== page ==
Myth 1: Hemp will grow itself—just throw some seed out and expect it to grow.
“It will grow, and a lot of people will point to the ditchweed and say, ‘See there, it does just fine.’ But nobody’s trying to make a living off that ditchweed,” he says. “This is something that we’re trying to make economically feasible on a large scale, and it’s going to take some management to be successful.”
Myth 2: Hemp thrives on marginal soil. We don’t need to use our good crop land.
“If you want a good economic return, it needs to be on better land,” he says. “Yes, it will grow on marginal land, but not grow and produce a profit.”
Myth 3: It does not require a lot of fertilizer.
“It does require some fertilizer if you want those economical yields,” Pearce says. Studies are underway to determine the specific fertilizer needs for hemp production.
Myth 4: There are no pests of hemp, and you don’t need to worry about insects or disease.
“In certain situations that may be true, depending upon how we grow it,” he says. “However we’ve already identified a number of diseases and insect pests on hemp here in Kentucky. Your farming situation might be different. But in a humid environment like what we’ve got in Kentucky disease like powdery mildew are common. What we really don’t have a good handle on, is how much these disease and insects are costing us at the end of the season.” Currently there are no federally labelled pesticides to help us mange these pests.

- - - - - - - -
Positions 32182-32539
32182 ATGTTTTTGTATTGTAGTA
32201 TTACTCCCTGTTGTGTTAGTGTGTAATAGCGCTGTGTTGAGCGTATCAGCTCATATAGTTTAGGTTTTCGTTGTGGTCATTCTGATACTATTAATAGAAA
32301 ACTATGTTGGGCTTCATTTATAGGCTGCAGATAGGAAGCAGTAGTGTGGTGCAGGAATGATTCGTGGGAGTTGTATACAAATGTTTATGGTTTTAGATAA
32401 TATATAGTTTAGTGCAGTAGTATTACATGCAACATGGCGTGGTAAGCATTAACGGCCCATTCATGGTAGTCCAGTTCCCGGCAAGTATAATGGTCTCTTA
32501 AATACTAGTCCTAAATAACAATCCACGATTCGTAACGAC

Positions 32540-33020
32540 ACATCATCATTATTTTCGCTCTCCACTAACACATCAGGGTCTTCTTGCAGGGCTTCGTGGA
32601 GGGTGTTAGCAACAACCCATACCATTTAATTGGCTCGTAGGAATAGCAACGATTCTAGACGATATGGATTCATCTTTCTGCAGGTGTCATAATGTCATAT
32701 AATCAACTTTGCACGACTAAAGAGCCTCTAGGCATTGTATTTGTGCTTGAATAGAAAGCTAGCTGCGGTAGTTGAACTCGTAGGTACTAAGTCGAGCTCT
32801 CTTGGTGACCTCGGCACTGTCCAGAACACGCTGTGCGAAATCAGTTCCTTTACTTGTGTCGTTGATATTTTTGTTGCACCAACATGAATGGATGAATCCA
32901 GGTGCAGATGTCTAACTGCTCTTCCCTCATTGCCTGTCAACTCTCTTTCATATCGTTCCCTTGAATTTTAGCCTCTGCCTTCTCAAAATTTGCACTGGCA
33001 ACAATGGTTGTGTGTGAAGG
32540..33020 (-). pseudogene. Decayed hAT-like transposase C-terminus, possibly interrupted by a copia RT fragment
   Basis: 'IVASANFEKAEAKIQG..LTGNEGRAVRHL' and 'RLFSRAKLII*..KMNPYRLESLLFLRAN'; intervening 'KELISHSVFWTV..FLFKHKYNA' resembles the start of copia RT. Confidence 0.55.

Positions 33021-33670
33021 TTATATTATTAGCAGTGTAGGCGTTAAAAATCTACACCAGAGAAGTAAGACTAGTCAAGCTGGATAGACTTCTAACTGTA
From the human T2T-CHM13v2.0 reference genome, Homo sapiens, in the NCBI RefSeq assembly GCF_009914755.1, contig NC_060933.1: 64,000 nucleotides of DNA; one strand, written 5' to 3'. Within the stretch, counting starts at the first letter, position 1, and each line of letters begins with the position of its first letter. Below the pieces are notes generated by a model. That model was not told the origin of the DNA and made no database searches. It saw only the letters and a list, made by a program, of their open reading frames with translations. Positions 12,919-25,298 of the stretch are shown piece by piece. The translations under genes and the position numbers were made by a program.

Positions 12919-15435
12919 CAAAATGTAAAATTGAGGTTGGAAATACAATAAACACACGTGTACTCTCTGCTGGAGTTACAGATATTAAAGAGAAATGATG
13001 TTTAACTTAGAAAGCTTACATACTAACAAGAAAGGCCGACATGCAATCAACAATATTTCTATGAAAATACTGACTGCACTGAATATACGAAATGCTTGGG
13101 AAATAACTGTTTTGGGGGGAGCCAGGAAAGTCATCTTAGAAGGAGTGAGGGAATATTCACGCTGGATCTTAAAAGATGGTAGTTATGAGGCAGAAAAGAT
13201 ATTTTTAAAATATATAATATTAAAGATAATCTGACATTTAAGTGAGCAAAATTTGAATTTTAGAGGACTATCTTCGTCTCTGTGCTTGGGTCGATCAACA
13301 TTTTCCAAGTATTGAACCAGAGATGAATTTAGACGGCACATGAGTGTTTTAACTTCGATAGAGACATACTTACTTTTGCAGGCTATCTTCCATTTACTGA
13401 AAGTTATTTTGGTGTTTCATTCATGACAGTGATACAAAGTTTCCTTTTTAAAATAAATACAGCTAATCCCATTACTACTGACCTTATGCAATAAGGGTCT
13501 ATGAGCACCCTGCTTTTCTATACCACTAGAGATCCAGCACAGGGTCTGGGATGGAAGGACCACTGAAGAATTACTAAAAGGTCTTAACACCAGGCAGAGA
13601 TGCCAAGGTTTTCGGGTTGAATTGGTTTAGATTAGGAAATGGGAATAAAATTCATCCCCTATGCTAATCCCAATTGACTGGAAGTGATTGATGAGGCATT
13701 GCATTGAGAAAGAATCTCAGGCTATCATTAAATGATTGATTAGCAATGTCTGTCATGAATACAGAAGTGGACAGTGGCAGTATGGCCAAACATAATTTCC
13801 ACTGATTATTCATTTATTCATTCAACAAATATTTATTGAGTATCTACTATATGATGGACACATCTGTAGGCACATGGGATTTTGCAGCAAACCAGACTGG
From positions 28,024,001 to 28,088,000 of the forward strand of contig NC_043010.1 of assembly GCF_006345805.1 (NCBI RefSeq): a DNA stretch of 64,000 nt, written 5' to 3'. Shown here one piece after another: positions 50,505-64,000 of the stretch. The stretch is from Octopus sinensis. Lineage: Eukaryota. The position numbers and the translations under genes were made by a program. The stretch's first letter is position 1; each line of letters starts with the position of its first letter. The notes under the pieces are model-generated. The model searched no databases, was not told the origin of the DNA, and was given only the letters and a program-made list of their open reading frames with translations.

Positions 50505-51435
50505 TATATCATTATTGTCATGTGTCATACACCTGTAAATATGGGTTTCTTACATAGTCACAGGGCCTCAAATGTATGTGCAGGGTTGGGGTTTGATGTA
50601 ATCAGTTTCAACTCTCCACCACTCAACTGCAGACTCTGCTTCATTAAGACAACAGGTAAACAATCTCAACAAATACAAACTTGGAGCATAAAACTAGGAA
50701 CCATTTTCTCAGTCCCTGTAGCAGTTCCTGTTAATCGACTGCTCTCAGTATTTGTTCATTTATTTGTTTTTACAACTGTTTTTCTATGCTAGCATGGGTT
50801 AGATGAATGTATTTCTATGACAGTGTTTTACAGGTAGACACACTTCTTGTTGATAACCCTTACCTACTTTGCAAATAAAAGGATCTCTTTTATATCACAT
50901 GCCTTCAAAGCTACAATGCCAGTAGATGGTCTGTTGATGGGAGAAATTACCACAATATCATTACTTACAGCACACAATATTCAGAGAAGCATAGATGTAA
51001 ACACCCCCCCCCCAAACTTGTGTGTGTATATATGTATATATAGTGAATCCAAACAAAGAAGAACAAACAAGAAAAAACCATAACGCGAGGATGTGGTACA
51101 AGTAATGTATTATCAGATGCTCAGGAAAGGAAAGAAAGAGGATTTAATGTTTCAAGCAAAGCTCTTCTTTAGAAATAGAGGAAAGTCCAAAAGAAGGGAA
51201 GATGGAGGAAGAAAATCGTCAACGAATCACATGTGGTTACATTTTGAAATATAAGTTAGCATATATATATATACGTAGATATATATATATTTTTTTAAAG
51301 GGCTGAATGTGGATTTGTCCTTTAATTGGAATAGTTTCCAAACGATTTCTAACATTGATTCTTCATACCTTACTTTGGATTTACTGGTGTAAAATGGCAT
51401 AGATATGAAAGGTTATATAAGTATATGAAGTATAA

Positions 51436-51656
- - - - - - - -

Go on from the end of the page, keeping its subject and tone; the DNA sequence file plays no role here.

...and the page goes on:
Myth 5: Hemp will be a direct replacement for tobacco in the ag economy.
“It’s part of the solution for growers facing a declining tobacco market, but it’s not a plug-and-play,” Pearce says. “We can’t just take hemp seed and put it in the same place and try to make it work just like we would tobacco. One of my first experiences with growing hemp after the 2014 Farm Bill, I was going to produce some transplants. So what did I do? I went back to my experience with tobacco. I’ve been a tobacco specialist for 25 years. So I thought I would just put those hemp seeds in a tray on a float system. That didn’t work very well for hemp. I figured that out pretty quick.”
|Yes, he says, we can use the previous knowledge and infrastructure we have from growing crops like tobacco, but it’s going to take some additional work as well. The agronomic challenges Pearce sees ahead include the lack of appropriate varieties adapted to regional climate, soils and day length conditions, lack of registered pesticides, and improvement of seed quality and planting methods to insure reliable stand establishment.